The Importance of Positive Social Interaction to Your Overall Health

two happy young ladies lay in the grass socializing and laughing

There are varying beliefs about how many areas of self care you need to address in your efforts to be healthy and happy in life. But in some way, shape, or form, most all of the experts agree about the importance of positive social interaction to overall health and wellbeing.

Numerous studies indicate there is a direct correlation between positive social interactions and both mental and physical health.

I believe we’ve all seen this to be true during the pandemic when our social interactions were reduced and we found the need to emphasize other aspects of self care.

It was an opportunity to learn a great lesson about the importance of social programs, social networks, social services, friendships, family connections, and typical social interactions in all settings of our world.

three happy young ladies enjoy social interactions together in a sunflower field

Positive Social Interaction Definition

Let’s begin by asking, “What is the definition of positive social interaction?”

After much research and exploration, I think this definition encompasses what we, as adults, are referring to:

Positive social interactions are interactions that promote the wellbeing of everyone involved, and lead to the ongoing development of social skills that encourage the parties to communicate respectfully and feel accepted by each other.”

Positive social interactions include common courtesies such as:

  • encouraging each other to talk about self
  • generously offering compliments and support
  • practicing good manners and social norms
  • asking open-ended questions and being willing to listen
  • paying attention to your body language
  • replacing negative thoughts about social self care
  • monitoring intonation and voice

Why Positive Social Interactions are Important for Self-Care

Interestingly, studies often show even highly-social people who have poor habits, like smoking and inactivity, frequently outlive less social people who practice a healthier lifestyle.

These studies make it impossible to ignore the importance of a strong social network as a required prerequisite to a long and healthy life.

Thus, it would suggest that positive social interaction is an essential element of self care.

This is known as social self care.

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three young ladies enjoy positive social interactions as they blow bubbles together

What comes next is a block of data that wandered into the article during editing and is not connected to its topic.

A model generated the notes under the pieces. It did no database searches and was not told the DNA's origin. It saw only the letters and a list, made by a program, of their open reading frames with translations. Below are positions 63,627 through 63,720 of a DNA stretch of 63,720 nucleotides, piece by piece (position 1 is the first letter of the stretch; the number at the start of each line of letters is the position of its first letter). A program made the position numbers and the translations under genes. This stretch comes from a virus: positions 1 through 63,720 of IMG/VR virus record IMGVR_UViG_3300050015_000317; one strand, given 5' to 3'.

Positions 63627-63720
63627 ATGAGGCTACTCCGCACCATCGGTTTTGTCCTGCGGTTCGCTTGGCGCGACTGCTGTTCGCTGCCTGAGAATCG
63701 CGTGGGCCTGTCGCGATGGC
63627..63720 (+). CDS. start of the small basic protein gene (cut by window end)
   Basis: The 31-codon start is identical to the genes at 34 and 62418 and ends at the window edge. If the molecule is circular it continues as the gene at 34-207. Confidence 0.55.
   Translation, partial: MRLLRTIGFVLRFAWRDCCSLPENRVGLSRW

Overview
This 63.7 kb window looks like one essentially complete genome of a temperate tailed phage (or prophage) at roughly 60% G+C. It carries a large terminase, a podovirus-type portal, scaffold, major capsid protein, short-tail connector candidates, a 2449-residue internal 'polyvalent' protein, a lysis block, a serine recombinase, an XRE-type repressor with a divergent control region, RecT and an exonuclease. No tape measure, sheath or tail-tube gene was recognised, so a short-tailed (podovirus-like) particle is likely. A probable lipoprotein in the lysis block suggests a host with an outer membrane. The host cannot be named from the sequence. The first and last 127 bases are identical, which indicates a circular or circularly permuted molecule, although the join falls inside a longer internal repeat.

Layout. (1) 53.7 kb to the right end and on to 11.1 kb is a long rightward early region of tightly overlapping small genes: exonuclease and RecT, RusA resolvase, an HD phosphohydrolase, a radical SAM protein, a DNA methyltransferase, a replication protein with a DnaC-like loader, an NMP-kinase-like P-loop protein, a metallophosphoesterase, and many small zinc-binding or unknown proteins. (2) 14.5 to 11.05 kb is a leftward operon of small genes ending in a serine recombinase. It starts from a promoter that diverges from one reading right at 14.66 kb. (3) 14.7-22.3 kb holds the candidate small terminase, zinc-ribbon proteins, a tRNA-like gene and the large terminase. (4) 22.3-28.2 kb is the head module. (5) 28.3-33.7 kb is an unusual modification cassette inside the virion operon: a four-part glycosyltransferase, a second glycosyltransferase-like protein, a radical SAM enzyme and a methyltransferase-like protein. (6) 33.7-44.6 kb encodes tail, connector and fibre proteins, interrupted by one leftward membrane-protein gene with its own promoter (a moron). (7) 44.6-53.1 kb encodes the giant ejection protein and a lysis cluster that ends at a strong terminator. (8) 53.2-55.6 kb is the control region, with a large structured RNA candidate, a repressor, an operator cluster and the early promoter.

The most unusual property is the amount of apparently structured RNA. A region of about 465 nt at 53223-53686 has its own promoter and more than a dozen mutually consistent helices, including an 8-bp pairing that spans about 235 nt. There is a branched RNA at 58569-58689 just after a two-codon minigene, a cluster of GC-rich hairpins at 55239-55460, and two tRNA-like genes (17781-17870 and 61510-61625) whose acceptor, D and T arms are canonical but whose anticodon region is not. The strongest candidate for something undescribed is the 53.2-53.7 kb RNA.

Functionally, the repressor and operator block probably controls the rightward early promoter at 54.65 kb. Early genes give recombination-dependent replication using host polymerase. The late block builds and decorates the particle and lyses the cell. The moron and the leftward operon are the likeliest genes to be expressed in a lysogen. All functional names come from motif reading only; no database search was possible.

What Does Social Self Care Look Like?

Social self care can be as simple as calling your mother regularly or planning lunch with a friend. But these behaviors need to be planned and executed without excuses, delays, and rescheduling.

Humans need to socially interact. They need one to one interactions and group interaction skills.

Your social self care practices need to be important. They need to be a regular part of your lifestyle. Otherwise, it is very easy to neglect this aspect of your health.

Did you know humans are innately social and need connectedness to thrive and flourish? They need to interact socially on a regular basis.

Even the most introverted people need to understand the importance of positive social interactions to overall health and wellbeing. It’s essential for negating loneliness, managing stress, and just having fun in life.

People need social connections to help them through difficult times and enjoy the happy times together. This is part of human nature.

Call a close friend, invite someone from work to go for a walk during lunch, join an online social networking group, find a hobby and take a class.

Social networking and interactions do not need to be major projects and parties. But social self care does need to be a priority.

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Health Benefits of a Socially Active Life

If you think about this logically, it really makes sense.

When you socialize with other people, you have interaction that provides stimulation for your brain.

Even someone who disagrees with you stimulates your mind. They give you feedback that keeps your mind active and open to others’ perspectives. Thus, opening your mental and social health to a greater capacity.

A socially active life provides you with people to talk to when you need to talk. But equally important, the reciprocity of others needing to talk to you provides you with a sense of fulfillment and mental focus.

When you socialize with others, you have opportunities to think outside your box. Get out of your own head. Think about others instead of yourself. And develop new mental associations that expand your knowledge-base.

This is all a very natural and necessary part of social self care. It’s wonderful for everyone involved!

This knowledge should encourage you to be as social as possible, even if you are more of an introverted personality and prefer to have a smaller group of human connections.

two ladies sit on driftwood on the beach looking out onto the ocean with their arms around each other

Consequences of Limited Social Interactions

Sometimes it’s hard to comprehend how two very different things can be so closely connected.